Everybody’s talking about events these days—event processing, event streams, and event-driven architectures. Event…ually it’s got to ease up, right? Not quite. All the talk points to the new age we’ve entered, that of the advanced event broker.

What we’re experiencing is not just a shift but a complete reversal of how people think about business processes and the technology that supports them—and I think we’re going to be in this age for a while. Let me explain.

The term that describes our entire industry—“information technology”—belies the fact that people have historically thought first and foremost about information. Bits and bytes, zeroes and ones. The data, the knowledge… that which is known and documented and stored and shared.

Business processes have been predefined through a series of operations to be performed, with many of those operations involving the “go get it” retrieval of information.

Event-driven thinking turns all that on its head.

It effectively aligns our business processes and technology with the way we live our lives — not just around what is known, but what is known in the context of what happens. Alarm goes off, you wake up. Light turns green, you go. You receive a text, bet you have to look.

Simply put, events are everything. Even the creation or modification of information—that’s an event.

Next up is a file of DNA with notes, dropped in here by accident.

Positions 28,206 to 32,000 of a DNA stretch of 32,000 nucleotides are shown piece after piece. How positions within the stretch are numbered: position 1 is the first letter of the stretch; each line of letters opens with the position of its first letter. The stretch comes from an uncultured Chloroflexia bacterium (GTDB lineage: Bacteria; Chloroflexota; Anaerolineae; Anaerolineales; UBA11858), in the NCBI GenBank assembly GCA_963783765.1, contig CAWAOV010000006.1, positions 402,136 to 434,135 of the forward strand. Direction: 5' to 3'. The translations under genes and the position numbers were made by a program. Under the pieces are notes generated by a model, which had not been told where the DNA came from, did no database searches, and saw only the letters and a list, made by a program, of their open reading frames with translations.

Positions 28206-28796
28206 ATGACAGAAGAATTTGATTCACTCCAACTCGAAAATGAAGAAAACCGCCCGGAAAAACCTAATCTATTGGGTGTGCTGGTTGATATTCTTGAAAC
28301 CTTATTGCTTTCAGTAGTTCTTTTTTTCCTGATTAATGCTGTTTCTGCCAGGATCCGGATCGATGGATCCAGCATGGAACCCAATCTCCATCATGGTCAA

As enterprises of all kinds strive toward digital transformation fueled by artificial intelligence, cloud architecture and the Internet of Things, they’ll find events to be the foundation of their next-generation infrastructure. They’ll have to if they want to be responsive to their users and anticipate their needs in this increasingly personalized and competitive world.

Gartner has been predicting and watching this trend for years, and shaping the language we use to describe it.

Their description and terminology is crystallizing around the term “Advanced Event Broker” and in a new report entitled Innovation Insight for Event Brokers they’ve nicely captured what events mean to your business, and why you need to take advantage of event-driven architecture and thinking.

The report also talks about the context in which events have become the future of IT, including the role of enabling technologies old and new, like message-oriented middleware, message brokers, and “hybrid integration platforms.”

If you’re responsible for developing applications or microservices, or architecting the complex distributed systems they make up, I suggest you give it a read because events, and your ability to incorporate them into your applications and infrastructure, will define winners and losers in the years to come.

Shawn McAllister

Shawn McAllister is Solace's Chief Technology Officer, responsible for deepening Solace’s understanding of requirements and use cases across industries and organizations, evangelizing our unique approach and solutions, and working closely with our customers to identify ways of improving our technology and value proposition.

Prior to joining Solace, Shawn led software, hardware, and test engineering teams at Newbridge Networks (later Alcatel Canada), where he was responsible for the development of features on ATM and Ethernet switches as well as the 7750 Multiservice IP Router. Mr McAllister was a regular attendee and contributor to the ATM Forum and co-inventor of several patents in the telecommunications space.